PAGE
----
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The Devil’s manual for IT Managers: Part 5. Looking busy.

Published 23 November 2008 1:43 pm

The Devils Manual for IT Managers

Part 5: Looking Busy

This is the fifth in my series of hints for aspiring IT managers. Here, we tell you how to look busy and efficient,

Note the previous four blogs in the series

  1. Part 1: How to prevent Initiatives
  2. Part 2: Irregular verbs for IT managers
  3. Part 3: Phrases with which to discourage ideas.
  4. Part 4: Writing a ‘one-pager’ strategy document.
The most important thing for an IT manager is to look busy. In fact, it is a technique that dominates the management of the public sector, where whole office blocks are filled with people earnestly engaged  in nothing more than sending emails to each other full of positioning papers, strategy documents, directives and plans. Looking busy is one of the primary skills that is required in a manager, and one looks in vain for sage advice on this in the manuals on management that are sold in airports. to fill a crying need, I offer the following tips.
  • Be creative in stagggering your hours: I once knew a manager who arrived early at the office and always was the last to leave. It impressed everyone, and nobody seemed to realise that he, legitimately, took four hours off in the middle of the day.
  • Spend your time at a PC. The PC is a wonderful invention because it is almost impossible to detect whether the user is doing productive work or not. An entire office can be seen bent over terminals engaged in work of mysterious complexity, when the are, in fact, doing nothing more than updating their facebook profile or organising their social life.
  • Project-management software is essential. This is because just a small amount of data will produce reams of print-outs with esoteric graphs, calculations and reports. When ever anybody queries the status of one of your projects, just hand them the folder with all the printouts. The more data you put into project-management software, the more wildly impressive it looks.
  • Attend lots of meetings. It is important to note that if you call lots of meetings with other people in your own company, they eventually get bored and don’t turn up. Suppliers, and potential suppliers, are different: they always turn up, especially if you are buying from them. Even if you don’t, you can string them along for a long while, and then you can just choose a different set.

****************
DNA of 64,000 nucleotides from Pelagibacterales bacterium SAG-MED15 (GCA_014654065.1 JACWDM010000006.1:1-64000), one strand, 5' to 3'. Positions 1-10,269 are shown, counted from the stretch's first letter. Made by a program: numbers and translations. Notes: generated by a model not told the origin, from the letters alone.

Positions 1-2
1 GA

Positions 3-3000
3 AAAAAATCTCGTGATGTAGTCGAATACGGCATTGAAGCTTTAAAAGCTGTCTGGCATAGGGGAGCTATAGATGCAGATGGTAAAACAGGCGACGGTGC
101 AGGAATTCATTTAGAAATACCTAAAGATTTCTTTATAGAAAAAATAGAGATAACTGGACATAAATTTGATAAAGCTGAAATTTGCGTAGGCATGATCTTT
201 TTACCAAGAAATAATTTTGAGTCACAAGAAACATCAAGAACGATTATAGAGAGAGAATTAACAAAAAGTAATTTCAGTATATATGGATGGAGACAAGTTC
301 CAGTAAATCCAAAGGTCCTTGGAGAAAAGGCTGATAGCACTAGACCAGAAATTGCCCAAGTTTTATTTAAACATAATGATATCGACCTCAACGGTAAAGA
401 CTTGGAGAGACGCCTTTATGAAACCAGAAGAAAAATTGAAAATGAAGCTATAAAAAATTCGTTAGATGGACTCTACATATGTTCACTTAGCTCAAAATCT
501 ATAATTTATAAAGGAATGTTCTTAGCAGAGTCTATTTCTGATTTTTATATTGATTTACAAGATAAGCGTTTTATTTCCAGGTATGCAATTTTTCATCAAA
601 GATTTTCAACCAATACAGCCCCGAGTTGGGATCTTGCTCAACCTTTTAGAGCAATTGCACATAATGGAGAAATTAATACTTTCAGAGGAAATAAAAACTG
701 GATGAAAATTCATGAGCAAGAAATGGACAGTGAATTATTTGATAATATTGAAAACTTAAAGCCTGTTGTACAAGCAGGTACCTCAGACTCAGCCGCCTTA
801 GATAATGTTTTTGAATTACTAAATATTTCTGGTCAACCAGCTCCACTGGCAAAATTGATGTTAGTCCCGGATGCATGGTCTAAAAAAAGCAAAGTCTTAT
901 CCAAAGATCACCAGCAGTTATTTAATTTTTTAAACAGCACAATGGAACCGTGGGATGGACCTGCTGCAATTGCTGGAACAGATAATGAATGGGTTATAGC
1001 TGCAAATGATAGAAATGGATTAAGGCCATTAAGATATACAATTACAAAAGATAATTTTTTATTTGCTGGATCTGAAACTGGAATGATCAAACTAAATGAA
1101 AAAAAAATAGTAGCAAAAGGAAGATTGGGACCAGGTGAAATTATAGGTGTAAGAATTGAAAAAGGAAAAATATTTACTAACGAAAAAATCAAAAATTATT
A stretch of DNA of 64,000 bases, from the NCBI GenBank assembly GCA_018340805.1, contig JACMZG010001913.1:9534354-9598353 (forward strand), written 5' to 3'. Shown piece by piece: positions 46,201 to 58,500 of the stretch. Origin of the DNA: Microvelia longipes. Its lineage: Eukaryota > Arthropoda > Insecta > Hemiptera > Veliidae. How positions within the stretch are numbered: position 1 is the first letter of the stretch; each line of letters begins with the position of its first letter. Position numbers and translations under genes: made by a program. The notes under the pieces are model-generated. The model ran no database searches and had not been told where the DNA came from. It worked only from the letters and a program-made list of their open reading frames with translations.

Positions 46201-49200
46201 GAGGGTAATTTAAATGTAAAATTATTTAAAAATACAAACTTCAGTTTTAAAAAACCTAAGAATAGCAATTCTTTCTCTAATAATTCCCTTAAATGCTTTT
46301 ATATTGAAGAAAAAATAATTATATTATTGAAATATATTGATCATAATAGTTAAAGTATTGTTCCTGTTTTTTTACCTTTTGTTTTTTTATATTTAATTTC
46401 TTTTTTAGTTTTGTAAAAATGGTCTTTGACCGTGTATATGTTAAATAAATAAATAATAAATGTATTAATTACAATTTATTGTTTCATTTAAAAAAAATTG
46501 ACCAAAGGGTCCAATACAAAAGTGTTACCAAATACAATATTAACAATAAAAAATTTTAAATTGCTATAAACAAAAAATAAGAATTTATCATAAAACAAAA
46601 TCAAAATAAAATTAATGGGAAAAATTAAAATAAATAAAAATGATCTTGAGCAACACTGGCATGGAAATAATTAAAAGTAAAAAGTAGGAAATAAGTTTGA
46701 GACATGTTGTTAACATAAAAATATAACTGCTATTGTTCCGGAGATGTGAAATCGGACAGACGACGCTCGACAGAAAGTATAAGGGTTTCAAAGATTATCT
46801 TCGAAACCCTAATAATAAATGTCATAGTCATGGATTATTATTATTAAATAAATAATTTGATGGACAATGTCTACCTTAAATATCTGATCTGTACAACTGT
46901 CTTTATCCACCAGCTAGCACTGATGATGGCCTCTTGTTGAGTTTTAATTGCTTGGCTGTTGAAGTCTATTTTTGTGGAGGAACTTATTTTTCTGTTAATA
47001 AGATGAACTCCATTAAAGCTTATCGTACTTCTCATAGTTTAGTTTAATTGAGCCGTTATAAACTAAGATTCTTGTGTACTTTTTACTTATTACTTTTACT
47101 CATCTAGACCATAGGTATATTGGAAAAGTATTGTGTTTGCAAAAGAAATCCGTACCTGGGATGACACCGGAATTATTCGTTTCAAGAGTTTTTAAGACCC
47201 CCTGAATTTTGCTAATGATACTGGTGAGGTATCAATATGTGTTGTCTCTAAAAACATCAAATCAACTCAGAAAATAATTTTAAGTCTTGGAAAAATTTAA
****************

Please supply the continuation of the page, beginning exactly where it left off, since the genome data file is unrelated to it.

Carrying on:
• Engage in ‘crisis management’, pursue just the most visible’ parts of the job. It always helps to drop into conversation a mention of the feats of management you regularly accomplish
  • Make sure you get lots of SMS, phone and mobile calls (you will achieve this by putting ads in the local papers).
  • Make lots of visits to other offices within your organisation. There’s no need to do anything when you’re there, but it looks good, and is useful for dropping in the conversation subsequently, thereby paying a double dividend. Once everyone is aware of your peripatetic habits, nobody will even realise when occasional visits are to the golf course.
  • Keep a box full of files which you strew all over your desk in neat piles when you get in. Before you go, just stack them away again, thereby getting a reputation for efficiency as well. A successful modification of this technique is to dump the files into your in-tray, thereby impressing all with your workload as well.
  • Revise all the documents that your subordinates submit to you for approval. You will enjoy this too, since there is no passion like the passion to revise someone else’s document.
  • Spend lots of time organizing your time. That way, you look busy and efficient, even though you will not have the time left to do the things you have organized yourself to do.
  • When challenged as to why you have not done something you chuckle confidently, say ‘that would have been too simple, what we are doing is studying the underlying processes, and understanding the fundamental requirements of the users’, and lean back in your chair with a smug smile.
  • Never miss a chance to (loudly) complain how many mail items arrive whilst you are away from your desk (this is a major indicator of your importance) . It pays to turn the sound up on your PC so others can hear the emails arrive.
  • Engage in a vigorous Email correspondence with a large number of other managers, making sure you rush round telling everybody about the huge number of unread Emails in your mailbox. Achieve this by putting a question at the end of every email you send out.
  • In meetings, be prepared with a number of Powerpoint presentations. The quality is immaterial as these are devised to reduce your audience to a state of induced catatonia. Always aim to say as much as possible. if there is a white board, be sure to get control of the felt-tips.

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